This is faintly awkward for me, so I put it right there in the headline – leading with my chin, so to speak.

I run this blog for a number of reasons:

  • It’s a discipline – it forces me to think about the political news flow;
  • I am, in principle, in favour of deepening political debate – the more forums, the more people think about politics, and the more subtle and complex those thoughts are, the better for all of us;
  • It fulfils a personal need for an audience – I’ll deal with that with my shrink if I ever get one again …
  • and I use it to market myself to people who might pay me for my services as a political analyst or speaker.

It is the last need that causes me to mention here that I was, to my great surprise, last week announced as the top ranked analyst in the Financial Mail annual Analyst of the Year Survey – in the category: Political Analysis and Industrial Relations.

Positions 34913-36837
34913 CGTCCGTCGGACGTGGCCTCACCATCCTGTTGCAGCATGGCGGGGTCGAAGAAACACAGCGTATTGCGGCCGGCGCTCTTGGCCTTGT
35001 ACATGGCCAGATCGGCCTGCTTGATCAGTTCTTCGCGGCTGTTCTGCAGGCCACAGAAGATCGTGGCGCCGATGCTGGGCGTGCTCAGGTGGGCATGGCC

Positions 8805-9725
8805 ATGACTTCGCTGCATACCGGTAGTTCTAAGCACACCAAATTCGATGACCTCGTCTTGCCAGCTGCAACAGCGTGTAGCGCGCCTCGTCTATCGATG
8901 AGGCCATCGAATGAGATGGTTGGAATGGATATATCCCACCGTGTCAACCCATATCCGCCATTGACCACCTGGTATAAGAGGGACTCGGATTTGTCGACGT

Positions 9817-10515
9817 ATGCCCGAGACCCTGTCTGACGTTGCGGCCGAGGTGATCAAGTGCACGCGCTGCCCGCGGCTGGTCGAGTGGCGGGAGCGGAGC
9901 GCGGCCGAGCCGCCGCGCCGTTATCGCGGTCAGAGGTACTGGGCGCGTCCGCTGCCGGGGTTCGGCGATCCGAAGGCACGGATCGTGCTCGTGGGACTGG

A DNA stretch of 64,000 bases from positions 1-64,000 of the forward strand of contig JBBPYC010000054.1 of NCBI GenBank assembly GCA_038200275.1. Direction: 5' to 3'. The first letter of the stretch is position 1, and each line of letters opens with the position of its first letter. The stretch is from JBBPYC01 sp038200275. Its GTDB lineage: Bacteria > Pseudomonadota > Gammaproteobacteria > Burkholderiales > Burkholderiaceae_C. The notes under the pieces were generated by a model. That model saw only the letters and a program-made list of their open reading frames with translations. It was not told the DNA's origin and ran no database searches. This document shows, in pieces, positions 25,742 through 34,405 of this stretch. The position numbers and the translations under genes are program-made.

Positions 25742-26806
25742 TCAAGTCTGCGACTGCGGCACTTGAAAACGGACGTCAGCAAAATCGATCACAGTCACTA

Here’s the whole “leader board”:

I am particularly proud of this award for several reasons, but these are the important two:

First, the rank is determined by a vote from South African fund managers at the pensions funds and asset managers. These are professionals who have to pay for the analysis and assess its financial value to them and their businesses. It’s a vote I value.

Second, I am in auspicious company – even though some people on the list are not primarily “political analysts”. I don’t know them all (and will only mention the ones I do), but I am a great admirer of Moeletsi Mbeki (as anyone who reads this blog will know) – and Deanne Gordon and Nazmeera Moola are valuable and supportive friends, top economists and thorough and original thinkers (and have both been highly ranked in many categories in this survey in the past).

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